Spiritual Gifts and Apostolic Authority What’s Missing? That something was very special and unique about apostolic authority in the New Testament is clear from reading through several passages. They belong to a special group for sure. Even in the category or list of spiritual gifts, they are always designated separately to distinguish them from all the rest. The apostleship was a uniquely exclusive spiritual gift.
“And God has appointed these in the church: first apostles, second prophets, third teachers, after that miracles, then gifts of healing, helps, administrations, varieties of tongues.” (2 Cor. 12:12). As gifts, the apostleship was preeminent.
Signs of An Apostle
When Paul’s apostleship was challenged by the Corinthians he appealed to the “signs of an Apostle.” Those signs were characteristically different from the signs shared by others in the church. “Truly the signs of an apostle were accomplished among you will all perseverance, in signs and wonders and mighty deeds.” (2 Cor. 12:12)
One of the signs of an apostle was their unique and exclusive ability to impart the “gifts of the Spirit” to others through the “laying on of hands.” (Acts 8:14-18; 19:6; 2 Tim. 1:6). Philip confirmed this power when after he performed miracles and signs in Samaria, had to send for Peter and John, who with the other apostles had remained in Jerusalem upon the persecution which followed the stoning of Stephen.
They came down to Samaria that they might pray and lay hands on the new Samaritan Christians to impart the miraculous gifts, for he had not fallen upon any of them. This demonstrated that Philip (one of the seven mentioned in Acts 6:3, 6) could perform miracles but could not impart or transfer the gift of tongues, healing, discernment, etc. to others.
The Power Could Not Be Bought
Nor was this power and authority for sale. Simon, who once practiced sorcery (an example of how people can be deceived into believing others have great powers) knew from his own shenanigans that (a) he could not perform any miracles and (b) he knew genuine miracles when he saw them. He also did not offer Philip any money apparently having discovered that Philip could not transfer the gifts.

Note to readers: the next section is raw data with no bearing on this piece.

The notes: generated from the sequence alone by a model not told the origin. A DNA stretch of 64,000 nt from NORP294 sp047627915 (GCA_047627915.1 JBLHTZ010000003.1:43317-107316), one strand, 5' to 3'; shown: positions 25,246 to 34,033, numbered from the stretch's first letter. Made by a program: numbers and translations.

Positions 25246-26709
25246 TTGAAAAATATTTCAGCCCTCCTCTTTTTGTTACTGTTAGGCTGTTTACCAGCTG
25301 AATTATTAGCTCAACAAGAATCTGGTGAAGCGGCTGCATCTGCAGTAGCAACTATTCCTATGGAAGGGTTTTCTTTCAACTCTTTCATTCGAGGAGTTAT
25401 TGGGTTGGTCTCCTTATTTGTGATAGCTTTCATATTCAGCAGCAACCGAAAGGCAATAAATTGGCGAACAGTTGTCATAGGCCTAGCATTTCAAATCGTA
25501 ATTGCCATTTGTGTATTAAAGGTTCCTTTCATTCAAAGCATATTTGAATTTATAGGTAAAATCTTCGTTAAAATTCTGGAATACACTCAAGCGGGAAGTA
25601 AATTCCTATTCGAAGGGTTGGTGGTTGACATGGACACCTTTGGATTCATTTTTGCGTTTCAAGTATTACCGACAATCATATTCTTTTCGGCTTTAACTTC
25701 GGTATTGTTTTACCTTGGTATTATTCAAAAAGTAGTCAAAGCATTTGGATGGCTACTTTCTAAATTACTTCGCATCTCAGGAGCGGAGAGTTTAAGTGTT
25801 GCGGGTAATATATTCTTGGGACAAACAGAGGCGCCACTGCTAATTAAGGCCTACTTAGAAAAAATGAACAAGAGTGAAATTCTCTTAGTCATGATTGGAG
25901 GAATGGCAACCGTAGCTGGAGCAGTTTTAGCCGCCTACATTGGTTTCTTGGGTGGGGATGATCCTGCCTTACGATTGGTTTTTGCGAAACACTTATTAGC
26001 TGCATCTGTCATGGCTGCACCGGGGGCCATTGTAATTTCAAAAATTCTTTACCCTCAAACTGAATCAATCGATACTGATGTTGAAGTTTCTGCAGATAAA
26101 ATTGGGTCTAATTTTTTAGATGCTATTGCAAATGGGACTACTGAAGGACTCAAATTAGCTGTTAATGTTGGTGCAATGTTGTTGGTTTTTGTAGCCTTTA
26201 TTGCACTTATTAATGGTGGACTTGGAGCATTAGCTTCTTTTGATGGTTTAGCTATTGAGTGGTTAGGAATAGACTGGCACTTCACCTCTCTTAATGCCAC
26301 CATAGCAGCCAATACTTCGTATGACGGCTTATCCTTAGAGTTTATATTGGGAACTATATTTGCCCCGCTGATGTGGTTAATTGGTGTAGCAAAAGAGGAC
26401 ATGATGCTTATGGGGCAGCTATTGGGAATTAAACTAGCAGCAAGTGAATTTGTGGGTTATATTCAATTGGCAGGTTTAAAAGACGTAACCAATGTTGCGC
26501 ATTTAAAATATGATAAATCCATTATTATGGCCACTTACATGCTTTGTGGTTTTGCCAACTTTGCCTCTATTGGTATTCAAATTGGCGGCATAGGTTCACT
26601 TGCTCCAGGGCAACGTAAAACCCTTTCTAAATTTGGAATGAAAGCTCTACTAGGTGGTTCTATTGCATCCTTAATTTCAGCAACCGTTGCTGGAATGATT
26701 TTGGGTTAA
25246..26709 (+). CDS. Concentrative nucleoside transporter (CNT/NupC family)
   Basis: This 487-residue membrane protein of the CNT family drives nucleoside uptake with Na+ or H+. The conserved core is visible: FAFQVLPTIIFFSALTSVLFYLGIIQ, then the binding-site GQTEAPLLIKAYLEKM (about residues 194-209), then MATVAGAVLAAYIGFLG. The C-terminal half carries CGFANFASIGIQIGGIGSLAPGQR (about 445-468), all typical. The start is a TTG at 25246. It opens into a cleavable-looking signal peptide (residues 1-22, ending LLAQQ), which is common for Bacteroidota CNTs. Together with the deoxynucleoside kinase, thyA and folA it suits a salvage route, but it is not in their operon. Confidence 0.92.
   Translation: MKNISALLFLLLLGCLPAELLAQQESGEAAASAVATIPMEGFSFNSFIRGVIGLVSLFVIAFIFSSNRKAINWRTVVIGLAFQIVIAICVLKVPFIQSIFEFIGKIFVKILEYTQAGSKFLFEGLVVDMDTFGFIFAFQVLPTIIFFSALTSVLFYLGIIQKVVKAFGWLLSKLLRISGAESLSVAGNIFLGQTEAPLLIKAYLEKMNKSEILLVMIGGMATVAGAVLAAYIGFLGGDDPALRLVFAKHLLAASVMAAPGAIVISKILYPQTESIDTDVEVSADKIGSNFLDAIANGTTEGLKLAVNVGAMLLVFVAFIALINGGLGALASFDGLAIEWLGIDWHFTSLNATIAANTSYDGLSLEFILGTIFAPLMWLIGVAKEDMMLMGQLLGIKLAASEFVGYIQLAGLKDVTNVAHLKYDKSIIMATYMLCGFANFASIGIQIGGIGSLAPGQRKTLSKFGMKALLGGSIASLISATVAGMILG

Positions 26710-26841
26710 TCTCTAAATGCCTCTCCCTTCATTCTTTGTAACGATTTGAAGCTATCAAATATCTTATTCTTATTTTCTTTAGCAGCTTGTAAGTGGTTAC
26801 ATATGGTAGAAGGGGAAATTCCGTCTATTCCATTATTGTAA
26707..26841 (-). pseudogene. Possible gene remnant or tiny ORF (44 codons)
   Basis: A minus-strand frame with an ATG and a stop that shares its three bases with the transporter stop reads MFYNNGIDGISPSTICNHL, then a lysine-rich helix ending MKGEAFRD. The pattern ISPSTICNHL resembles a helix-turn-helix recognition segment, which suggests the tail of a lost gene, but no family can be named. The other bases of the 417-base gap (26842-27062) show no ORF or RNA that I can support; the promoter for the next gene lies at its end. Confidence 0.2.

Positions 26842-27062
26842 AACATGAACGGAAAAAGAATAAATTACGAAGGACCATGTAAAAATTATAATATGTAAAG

But, after seeing Peter and John pray and give those gifts to the Samaritans, he immediately pulled out his huge bankroll (from fleecing the people with his delusions) and offer the apostles money. Their reply? Not for sale! Apostolic authority could not be purchased with money. It was not for sale. It was exercised with the highest integrity of men of integrity.
The Corinthian Church Established by Paul
The church at Corinth is a very interesting church to study especially as it pertains to spiritual gifts. First, because Paul, an apostle established it. (Acts 18:1-8). Secondly, because they were not inferior in anyway to any other church who had the gifts of the Spirit.” (1 Cor. 1:5-7).
In addition, because they were so abundantly blessed with these gifts of power, Paul argued against the Judaizers among them saying that the Corinthian church was the certification of His apostleship. In other words, since only an apostle could impart the gifts and since they had an abundance of them through the laying on of his hands, they were his best testimonial of proof.
“Am I not an apostle? Am I not free? Have I not seen Jesus Christ our Lord? Are you not my work in the Lord? If I am not an apostle to others, yet doubtless I am to you. For you are the seal [certification] of my apostleship in the Lord.” (1 Cor. 9:1-2). Paul had this power of an apostle which could not be bought with money and could only be conferred by Christ.
The Authority To Bring Judgment
Without question, the apostles were to use their powers to bless and for good, healing, teaching, etc. However, like Moses in the O.T. at the house of Pharaoh, those gifts were also to be used for punitive discipline. The gifts are referred to as Paul’s “rod of power.” “For the kingdom of God is not in word but in power. What do you want? Shall I come to you with a rod, or in love and a spirit of gentleness? (1 Cor. 4:20-21). The power to which he refers is that demonstrated through the apostolic use of miracles for judgment.